isolate

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isolate

[′ī·sə‚lāt]
(chemical engineering)
To separate two portions of a process system by means of valving or line blanks; used as safety measure during maintenance or repair, or to redirect process flows.
(electricity)
To disconnect a circuit or piece of equipment from an electric supply system.
(genetics)
A population so cut off from others that mating occurs only within the group.
References in periodicals archive ?
Among blood samples, those from the body cavity had the highest virus titer (2 x [10.sup.5] 50% tissue culture infectious doses/mL) and longest-lasting isolatable virus (7 days posteuthanasia) (Figure 2, panel A).
A recurring motif in McLuhan's work is the resonant interval--a notion he got from Werner Heisenberg, which seems to encapsulate the gist of the electric age an age of fields, vibes, and acoustic resonances, as opposed to the mechanical age--an age of visually isolatable entities and objects.
If climate change and other similar issues, such as reductions in evolved biodiversity or perturbations in the nitrogen, hydrologic, and phosphorous cycles, are isolatable problems that can be addressed by the familiar methods of reductionism and environmental regulation, we are psychologically and institutionally prepared to respond appropriately.
The isolatable sounds of craftsmen were being replaced by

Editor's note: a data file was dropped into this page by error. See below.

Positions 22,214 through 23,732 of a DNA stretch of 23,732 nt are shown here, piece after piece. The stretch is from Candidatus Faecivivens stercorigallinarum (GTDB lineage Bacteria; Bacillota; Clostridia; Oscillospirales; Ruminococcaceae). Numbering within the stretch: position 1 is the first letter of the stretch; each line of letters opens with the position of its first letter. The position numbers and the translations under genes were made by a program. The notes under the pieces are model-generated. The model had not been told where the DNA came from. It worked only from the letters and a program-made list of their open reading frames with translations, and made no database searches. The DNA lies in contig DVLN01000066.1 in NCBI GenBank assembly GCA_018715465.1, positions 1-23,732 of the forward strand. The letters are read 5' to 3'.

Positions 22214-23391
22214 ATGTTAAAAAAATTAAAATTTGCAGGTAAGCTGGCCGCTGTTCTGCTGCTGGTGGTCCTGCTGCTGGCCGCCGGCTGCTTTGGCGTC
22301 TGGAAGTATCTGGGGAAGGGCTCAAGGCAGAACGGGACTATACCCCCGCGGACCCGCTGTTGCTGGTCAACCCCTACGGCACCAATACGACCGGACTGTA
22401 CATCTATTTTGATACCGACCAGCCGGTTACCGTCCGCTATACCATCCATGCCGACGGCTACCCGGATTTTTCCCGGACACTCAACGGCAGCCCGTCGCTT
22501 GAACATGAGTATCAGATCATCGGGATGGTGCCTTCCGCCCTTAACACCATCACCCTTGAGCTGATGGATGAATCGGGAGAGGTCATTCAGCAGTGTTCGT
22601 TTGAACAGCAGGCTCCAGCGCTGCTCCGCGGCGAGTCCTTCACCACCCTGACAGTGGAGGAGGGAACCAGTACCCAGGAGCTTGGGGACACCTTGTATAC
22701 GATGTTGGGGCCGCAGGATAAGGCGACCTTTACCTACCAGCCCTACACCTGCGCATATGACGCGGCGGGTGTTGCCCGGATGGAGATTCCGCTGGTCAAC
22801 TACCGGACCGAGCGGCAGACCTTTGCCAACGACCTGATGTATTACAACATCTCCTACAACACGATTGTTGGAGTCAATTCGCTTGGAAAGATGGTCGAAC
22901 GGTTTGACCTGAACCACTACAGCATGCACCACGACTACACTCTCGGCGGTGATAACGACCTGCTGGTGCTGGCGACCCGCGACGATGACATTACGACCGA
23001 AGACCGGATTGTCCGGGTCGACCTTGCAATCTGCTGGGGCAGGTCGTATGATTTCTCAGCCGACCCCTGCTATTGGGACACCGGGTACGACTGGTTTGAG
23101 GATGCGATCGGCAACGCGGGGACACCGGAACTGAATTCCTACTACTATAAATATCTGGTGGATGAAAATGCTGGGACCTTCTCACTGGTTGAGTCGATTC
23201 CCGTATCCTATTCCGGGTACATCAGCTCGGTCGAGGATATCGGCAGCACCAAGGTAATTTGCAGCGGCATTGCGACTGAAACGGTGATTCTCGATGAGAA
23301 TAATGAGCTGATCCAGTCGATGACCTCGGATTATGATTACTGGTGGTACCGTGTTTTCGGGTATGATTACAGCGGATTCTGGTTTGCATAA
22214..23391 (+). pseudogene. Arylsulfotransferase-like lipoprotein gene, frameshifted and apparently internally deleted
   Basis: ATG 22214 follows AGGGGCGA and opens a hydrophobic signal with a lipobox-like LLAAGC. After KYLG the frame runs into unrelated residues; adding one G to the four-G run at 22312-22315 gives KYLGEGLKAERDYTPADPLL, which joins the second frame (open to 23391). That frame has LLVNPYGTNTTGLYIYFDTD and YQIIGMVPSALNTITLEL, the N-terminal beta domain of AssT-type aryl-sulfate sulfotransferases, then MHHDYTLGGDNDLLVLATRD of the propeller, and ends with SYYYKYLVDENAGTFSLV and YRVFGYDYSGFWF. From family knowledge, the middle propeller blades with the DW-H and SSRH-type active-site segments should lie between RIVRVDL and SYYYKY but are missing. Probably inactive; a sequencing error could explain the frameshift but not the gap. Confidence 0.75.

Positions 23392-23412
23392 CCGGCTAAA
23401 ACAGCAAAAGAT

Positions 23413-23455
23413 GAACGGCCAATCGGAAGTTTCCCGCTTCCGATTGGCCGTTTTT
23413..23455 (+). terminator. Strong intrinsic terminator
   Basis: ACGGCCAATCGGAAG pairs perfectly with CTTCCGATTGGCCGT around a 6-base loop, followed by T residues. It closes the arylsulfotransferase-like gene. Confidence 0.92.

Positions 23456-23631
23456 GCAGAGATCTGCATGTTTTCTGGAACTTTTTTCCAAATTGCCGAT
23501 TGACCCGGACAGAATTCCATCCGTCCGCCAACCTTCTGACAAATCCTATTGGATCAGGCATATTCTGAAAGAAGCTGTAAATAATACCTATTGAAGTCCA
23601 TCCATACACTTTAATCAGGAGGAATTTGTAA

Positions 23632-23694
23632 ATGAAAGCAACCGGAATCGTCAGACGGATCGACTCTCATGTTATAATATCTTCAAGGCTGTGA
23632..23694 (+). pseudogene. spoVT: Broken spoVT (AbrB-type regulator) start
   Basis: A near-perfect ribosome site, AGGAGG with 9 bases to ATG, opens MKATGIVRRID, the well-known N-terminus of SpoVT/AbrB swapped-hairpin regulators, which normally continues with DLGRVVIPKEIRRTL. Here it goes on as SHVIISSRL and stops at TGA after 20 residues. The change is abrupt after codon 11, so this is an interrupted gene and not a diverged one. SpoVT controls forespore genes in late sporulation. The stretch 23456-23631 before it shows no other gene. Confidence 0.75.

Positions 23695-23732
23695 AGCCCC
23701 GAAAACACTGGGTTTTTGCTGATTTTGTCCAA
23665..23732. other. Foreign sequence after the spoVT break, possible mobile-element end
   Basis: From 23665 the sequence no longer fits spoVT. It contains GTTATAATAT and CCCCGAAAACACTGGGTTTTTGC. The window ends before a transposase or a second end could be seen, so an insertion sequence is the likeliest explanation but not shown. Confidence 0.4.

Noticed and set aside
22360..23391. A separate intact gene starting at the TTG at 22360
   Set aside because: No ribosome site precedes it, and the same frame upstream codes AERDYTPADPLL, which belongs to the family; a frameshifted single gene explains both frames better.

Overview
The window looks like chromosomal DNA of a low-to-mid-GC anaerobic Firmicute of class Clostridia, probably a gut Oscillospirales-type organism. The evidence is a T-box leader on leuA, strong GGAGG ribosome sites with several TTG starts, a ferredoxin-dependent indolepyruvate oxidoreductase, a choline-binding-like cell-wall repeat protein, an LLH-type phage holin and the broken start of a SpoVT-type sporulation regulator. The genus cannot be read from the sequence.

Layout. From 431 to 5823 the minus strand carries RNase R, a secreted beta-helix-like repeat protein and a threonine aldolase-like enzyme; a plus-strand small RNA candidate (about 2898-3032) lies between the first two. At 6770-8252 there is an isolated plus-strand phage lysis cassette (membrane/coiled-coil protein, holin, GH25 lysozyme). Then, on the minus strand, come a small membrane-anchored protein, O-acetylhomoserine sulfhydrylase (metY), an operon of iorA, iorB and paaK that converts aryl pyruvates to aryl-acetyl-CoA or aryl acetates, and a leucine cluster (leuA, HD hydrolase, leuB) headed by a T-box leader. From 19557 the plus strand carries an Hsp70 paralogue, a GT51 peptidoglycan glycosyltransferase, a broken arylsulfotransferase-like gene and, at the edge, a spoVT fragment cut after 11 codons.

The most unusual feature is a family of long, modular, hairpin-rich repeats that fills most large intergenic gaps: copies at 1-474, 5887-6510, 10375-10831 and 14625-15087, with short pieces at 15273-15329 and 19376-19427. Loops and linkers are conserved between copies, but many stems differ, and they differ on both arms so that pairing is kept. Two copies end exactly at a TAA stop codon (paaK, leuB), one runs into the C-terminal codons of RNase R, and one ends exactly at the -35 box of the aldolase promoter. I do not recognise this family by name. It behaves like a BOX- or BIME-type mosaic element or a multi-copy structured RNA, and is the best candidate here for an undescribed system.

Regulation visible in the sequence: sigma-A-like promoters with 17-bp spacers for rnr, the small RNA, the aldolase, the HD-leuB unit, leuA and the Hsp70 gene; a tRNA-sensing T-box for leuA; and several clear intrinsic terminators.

Reading McCroskey, Valencic, and Richmond's (2004) article, "Toward a General Model of Instructional Communication," leaves one with the impression that essentially all classroom occurrences (and phenomena/ properties therein) can be predictably ordered around predefined, isolatable categories, and that much of what takes place in a generic learning situation can be explained by causal-enabling sequences and conditions.
The truth of the text is therefore found in its objectification of a discourse of knowledge on cultural difference that reveals the literary object in its identitarian vocation while consecrating it as an isolatable entity in a system of cultural participation.
Translation refers back to a second "world" under construction, an open work, and not the stacking up of isolatable entities.
(3) Reading them might open up a critique of North American/ European feminist thought from a new direction, while countering hardening attitudes in European and North American public discourse that see Western liberalism and ideologies that are formulated through an Islamic discursive framework as opposed and largely isolatable formations.
However, beyond its conformity to the implications of entanglement, the wave-front model offers representations of a different subset of optical characteristics to that traditionally incorporated by an isolatable particle model.
Although twentieth-century interest in Newman's poetry waned, many Victorians with little sympathy for Tractarianism were in fact professedly won over by Newman's "poetry alone"--the "alone" part being a crucial component in their approval, at least as they understood it) (35) This early perception of the poem as a work made up of discrete, isolatable parts proved crucial to its acceptance--though it was by no means true that readers could perform a neat excision of the poem's theological content and achieve sanitized readings, as they believed.
Only a small proportion of the full spectrum of soil fungi species is readily isolatable using in vitro culture, but species identification and quantification methods based on the polymerase chain reaction (PCR) have made a considerable impact in this field.
Unconstrained Knowledge Accession--knowledge construction is the ability to recall specific and isolatable information from learned material (Bloom, 1956).